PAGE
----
Lane Kiffin has landed comfortably, again.
After being fired from USC on the tarmac at LAX six months ago, the coaching wunderkind has been hired as the new offensive coordinator and quarterbacks coach for the University of Alabama.
As opposed to trying another head coaching job – a career choice that might not be suited for him – the Alabama coordinating job is perfect for Kiffin. He has an incredible amount of offensive weapons at his disposal and will have the ability to fade into the distance behind Saban’s ironclad policy of no media contact with assistant coaches. His two responsibilities will be to coach and recruit. That’s it. Other than fall camp and bowl game week, he will be neither seen, nor heard. And that’s a good thing for Alabama and for Kiffin’s public image. For a coach who has continuously seemed to “fail upwards” in his career, this is finally a smart, conservative move in the right direction.
And Kiffin comes pre-approved after visiting with Saban and his staff last December in a consulting role. Former Alabama offensive coordinator Doug Nussmeier left for Michigan earlier in the week and Kiffin was the consensus first choice.
“I’ve always had the utmost respect for what Coach Saban has done with his programs,” said Kiffin. “Having the unique opportunity to be here last month, I was able to meet some of the great players and the great people in the organization, and I’m very excited to start working with them.
“We’ve seen the passion and support of the Alabama fans firsthand, and when that’s combined with the storied history and tradition of the program, this is a very special place to coach.”
Saban has vocalized his desire for Alabama to get faster on offense, and a Kiffin-coached offense can achieve that. People forget that before he was a mediocre to terrible head coach at the Oakland Raiders, Tennessee and USC, he was a phenomenal offensive coordinator. In 2005-06, USC’s offense had two Heisman trophy winners (Reggie Bush’s was vacated but that wasn’t Kiffin’s fault), and had 3000-yard passer, two 1,000-yard rushers and a 1,000-yard receiver.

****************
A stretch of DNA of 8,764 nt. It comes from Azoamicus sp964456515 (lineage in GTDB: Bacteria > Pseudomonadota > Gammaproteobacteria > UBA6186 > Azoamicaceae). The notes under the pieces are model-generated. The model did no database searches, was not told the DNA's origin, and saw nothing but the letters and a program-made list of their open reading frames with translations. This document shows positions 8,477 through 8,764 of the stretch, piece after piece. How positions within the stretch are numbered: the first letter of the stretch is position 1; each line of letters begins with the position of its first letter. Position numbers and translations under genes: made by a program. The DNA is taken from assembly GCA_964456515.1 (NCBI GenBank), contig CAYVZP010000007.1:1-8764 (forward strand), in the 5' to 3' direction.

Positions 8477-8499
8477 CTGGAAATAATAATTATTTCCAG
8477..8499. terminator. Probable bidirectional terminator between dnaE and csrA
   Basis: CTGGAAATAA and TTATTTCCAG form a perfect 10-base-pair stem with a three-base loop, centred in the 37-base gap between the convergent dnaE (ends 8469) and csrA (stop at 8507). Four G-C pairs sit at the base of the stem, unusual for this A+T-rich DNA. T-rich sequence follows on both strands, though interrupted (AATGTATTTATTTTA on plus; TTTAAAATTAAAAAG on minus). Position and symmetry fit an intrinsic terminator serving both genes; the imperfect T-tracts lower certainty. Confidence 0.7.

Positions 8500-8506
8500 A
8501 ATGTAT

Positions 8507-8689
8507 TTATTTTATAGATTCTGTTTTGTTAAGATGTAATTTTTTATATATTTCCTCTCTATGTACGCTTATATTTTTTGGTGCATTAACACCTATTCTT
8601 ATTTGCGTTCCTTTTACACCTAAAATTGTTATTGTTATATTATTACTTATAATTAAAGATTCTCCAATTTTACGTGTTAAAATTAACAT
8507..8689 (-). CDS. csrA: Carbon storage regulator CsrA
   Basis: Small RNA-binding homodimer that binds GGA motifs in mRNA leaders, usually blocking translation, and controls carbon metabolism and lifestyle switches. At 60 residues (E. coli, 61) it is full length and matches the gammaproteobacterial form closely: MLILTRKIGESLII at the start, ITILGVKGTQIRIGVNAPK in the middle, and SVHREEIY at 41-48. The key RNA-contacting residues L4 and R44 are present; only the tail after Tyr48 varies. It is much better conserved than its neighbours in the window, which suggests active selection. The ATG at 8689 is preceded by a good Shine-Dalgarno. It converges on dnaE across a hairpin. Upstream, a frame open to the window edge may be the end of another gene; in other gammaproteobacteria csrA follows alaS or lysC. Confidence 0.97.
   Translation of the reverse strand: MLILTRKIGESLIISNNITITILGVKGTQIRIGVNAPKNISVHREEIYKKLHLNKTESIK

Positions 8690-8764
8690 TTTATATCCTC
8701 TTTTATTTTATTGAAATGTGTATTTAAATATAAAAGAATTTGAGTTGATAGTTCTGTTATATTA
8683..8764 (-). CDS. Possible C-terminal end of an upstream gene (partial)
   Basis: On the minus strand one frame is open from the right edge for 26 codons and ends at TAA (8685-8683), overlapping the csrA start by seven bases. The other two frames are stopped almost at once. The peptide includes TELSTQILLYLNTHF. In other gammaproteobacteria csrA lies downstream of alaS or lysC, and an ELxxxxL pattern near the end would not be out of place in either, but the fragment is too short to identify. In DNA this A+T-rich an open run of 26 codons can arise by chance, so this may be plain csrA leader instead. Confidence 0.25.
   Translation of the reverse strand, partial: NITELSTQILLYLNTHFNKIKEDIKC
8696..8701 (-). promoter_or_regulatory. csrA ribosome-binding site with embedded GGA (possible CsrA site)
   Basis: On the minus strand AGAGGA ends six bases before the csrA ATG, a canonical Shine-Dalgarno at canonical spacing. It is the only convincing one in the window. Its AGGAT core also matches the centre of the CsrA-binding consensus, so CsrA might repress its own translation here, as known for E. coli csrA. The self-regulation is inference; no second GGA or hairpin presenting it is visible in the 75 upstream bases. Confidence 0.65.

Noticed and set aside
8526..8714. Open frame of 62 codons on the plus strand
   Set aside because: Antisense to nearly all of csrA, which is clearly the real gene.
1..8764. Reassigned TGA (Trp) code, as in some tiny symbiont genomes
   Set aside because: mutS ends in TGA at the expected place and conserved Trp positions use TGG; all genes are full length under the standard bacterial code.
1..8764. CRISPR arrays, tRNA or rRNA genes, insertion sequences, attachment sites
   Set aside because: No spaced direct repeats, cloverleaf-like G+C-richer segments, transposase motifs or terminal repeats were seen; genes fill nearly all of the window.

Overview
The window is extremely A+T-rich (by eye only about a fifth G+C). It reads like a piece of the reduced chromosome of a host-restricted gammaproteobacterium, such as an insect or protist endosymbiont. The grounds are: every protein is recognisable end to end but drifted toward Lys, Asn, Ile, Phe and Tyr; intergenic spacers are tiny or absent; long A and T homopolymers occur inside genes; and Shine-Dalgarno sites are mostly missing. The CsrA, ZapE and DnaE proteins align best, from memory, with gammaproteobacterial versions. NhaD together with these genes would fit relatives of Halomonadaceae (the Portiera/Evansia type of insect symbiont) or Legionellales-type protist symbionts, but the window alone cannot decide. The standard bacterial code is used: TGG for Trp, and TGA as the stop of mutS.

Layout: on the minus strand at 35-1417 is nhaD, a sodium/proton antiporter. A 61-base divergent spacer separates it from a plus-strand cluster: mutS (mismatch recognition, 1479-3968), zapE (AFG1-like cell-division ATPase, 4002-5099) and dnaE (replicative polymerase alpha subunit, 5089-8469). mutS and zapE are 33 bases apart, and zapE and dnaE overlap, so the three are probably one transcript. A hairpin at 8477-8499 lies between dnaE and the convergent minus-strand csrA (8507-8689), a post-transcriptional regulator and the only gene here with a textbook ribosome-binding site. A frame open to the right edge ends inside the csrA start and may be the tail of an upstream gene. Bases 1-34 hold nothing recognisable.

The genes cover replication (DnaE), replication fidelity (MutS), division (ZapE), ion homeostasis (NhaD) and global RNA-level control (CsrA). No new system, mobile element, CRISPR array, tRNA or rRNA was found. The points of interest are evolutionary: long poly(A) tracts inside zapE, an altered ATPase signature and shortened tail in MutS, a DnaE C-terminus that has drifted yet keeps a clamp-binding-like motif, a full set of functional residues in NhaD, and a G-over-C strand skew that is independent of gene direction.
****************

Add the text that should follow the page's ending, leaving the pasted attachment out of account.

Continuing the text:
“He is an outstanding and creative offensive coach who has great experience both at the college and NFL level,” said Saban. “He has a very good understanding of the game and I have always been impressed with what I saw in the games he called. He coaches with a great deal of passion and enthusiasm, and also does an excellent job as a teacher.”
I’m not sure how much “passion” Kiffin showed on the sidelines at USC last season, longingly staring into his play card like someone trying to read Russian for the first time, but the passion requirements will be left up to Saban and Scott Cochran. Kiffin was never an inspirational figure at USC; it was always Pete Carroll or Ed Orgeron. As a shadowed, visored figure in the coaches box, Kiffin will call plays for Derrick Henry and Alabama’s eventual quarterback while the rest of the coaching staff riles up the team.
His conservative play-calling and bubble screen drinking game when he was head coach at USC shouldn’t follow him to Alabama and he might actually open up the play-calling like Saban wants. Also, the security around him when the Crimson Tide visit Knoxville in October will be hilarious.